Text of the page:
"Well,--yes, madam--that is, Miss, I suppose, in a way--practically it would amount to that."
"Will you tell me yes or no, please," Miss Quigg's neat little figure was all a-quiver to the tips of her hat plumes.
"Well," said the chairman, squirming under the unpleasant experience of being forced to a definite answer, "I suppose,--yes."
Miss Quigg turned from the squirming and smiling Mr. Pilley in contempt.
"Then," she said, "I say no. And I believe there are many here who would say no--and men, too." The wealth of indignation and contemptuous scorn infused into the word by which the difference in sex of the human species was indicated, made those unhappy individuals glance shamefacedly at each other--"only they are too timid, the creatures! or too indifferent."
Again there was an exchange of furtive glances and smiles and an uneasy shifting of position on the part of "the creatures."
"But if you give them time, Mr. Chairman, I believe they will perhaps get up courage enough to speak."
Miss Quigg sat down in her place behind the organ, disappearing quite from view except for the tips of her plumes, whose rapid and rhythmic vibrations were eloquent of the beating of her gallant little heart.
"Exactly so," said the chairman, in confused but hearty acquiescence. "Perhaps some one will say something."
Then Mr. Innes, forced to a change of position by the physical discomfort caused by his wife's prodding, rose and said,
"I dinna see the need o' any change. Mr. Dunbar is no a great preacher, but Ah doot he does his best. And the bairns all like him."
Then the congregation had a thrill. In the back seat rose Harry Hobbs.
"I'm near forty years old," he cried, in a high nasal tone that indicated a state of extreme nervous tension, "and I never spoke in meetin' before. I ain't had no use for churches and preachers, and I guess they hadn't no use for me. You folks all know me. I've been in this burg for near eight years, and I was a drinkin', swearin', fightin' cuss. This preacher came into the barn one day when I was freezin' to death after a big spree. He tuk me home with him and kep' me there for two weeks, settin' up nights with me, too. Let me be," he said impatiently to Barry, who was trying to pull him down to his seat. "I'm agoin' to speak this time if it kills me. Many a time I done him dirt sence then, but he stuck to me, and never quit till he got me turned 'round. I was goin' straight to hell; he says I'm goin' to heaven now." Here he laughed with a touch of scorn. "I dunno. But, by gum! if you fire him and do him dirt, I don't know what'll become of me, but I guess I'll go straight to hell again."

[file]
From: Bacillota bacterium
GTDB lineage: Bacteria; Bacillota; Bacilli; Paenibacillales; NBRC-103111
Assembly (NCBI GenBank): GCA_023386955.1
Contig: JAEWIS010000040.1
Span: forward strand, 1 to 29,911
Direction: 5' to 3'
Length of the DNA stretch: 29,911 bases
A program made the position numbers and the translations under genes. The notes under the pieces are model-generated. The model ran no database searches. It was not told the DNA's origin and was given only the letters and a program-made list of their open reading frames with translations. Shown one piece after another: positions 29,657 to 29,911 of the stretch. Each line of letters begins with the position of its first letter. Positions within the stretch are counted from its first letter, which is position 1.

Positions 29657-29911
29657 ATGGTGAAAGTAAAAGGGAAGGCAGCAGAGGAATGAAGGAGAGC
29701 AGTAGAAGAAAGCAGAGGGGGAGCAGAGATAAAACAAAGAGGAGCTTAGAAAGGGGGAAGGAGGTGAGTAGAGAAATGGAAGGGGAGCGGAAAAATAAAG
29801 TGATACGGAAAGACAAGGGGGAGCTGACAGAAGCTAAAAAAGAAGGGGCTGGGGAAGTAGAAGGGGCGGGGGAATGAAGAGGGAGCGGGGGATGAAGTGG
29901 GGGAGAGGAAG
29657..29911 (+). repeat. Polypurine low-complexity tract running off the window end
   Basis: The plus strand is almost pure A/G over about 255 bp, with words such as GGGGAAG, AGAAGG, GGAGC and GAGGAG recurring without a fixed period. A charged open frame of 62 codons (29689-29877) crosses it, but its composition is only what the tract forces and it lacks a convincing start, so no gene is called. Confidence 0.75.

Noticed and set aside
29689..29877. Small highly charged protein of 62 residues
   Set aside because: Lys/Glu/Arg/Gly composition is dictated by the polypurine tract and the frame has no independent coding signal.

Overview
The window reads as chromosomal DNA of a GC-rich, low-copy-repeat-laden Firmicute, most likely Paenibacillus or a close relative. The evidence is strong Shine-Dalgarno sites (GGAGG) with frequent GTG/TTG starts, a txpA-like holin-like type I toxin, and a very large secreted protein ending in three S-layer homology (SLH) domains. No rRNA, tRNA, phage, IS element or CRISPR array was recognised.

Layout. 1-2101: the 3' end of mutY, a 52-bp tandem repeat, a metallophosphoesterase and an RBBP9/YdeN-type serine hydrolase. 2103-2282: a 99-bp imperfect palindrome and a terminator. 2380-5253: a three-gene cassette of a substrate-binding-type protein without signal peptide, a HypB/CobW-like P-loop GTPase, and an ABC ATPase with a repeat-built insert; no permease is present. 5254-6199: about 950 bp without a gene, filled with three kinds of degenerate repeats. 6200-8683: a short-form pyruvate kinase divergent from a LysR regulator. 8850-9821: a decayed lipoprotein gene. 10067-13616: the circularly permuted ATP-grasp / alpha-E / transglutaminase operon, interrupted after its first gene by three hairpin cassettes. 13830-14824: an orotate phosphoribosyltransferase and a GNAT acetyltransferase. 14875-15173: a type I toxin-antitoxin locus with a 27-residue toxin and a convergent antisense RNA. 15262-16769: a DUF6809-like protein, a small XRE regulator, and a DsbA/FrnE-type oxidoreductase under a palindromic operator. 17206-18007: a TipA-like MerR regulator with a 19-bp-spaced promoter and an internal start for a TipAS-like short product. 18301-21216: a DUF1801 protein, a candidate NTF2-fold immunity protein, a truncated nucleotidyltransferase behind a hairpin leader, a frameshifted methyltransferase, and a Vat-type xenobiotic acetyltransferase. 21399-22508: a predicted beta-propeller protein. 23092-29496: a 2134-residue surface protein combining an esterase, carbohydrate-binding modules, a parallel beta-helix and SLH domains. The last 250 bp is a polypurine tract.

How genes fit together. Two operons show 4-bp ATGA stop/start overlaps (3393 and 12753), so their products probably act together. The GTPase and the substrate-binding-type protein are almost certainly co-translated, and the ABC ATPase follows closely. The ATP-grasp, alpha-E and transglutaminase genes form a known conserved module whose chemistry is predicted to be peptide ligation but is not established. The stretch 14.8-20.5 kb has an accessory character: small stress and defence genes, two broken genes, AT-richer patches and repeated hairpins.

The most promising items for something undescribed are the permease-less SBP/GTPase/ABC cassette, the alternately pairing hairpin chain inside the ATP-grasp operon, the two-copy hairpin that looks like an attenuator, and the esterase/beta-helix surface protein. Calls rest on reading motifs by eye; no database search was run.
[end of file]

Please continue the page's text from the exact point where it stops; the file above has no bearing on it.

"No, Harry, no you won't. You'll keep right on, Harry, straight to heaven." It was the preacher's voice, full of cheery confidence.
Mrs. Innes was audibly sniffling; Mrs. Stewart Duff wiping her eyes. It was doubtless this sight that brought her husband to his feet.
"I don't quite know what the trouble is here," he said. "I understand there are arrears. I heard some criticism of the minister's preaching. I can't say I care much for it myself, but I want to say right here that there are other things wanted in a minister, and this young fellow has got some of them. If he stays, he gets my money; if he doesn't, no one else does. I'll make you gentlemen who are kicking about finances a sporting proposition. I'm willing to double my subscription, if any other ten men will cover my ante."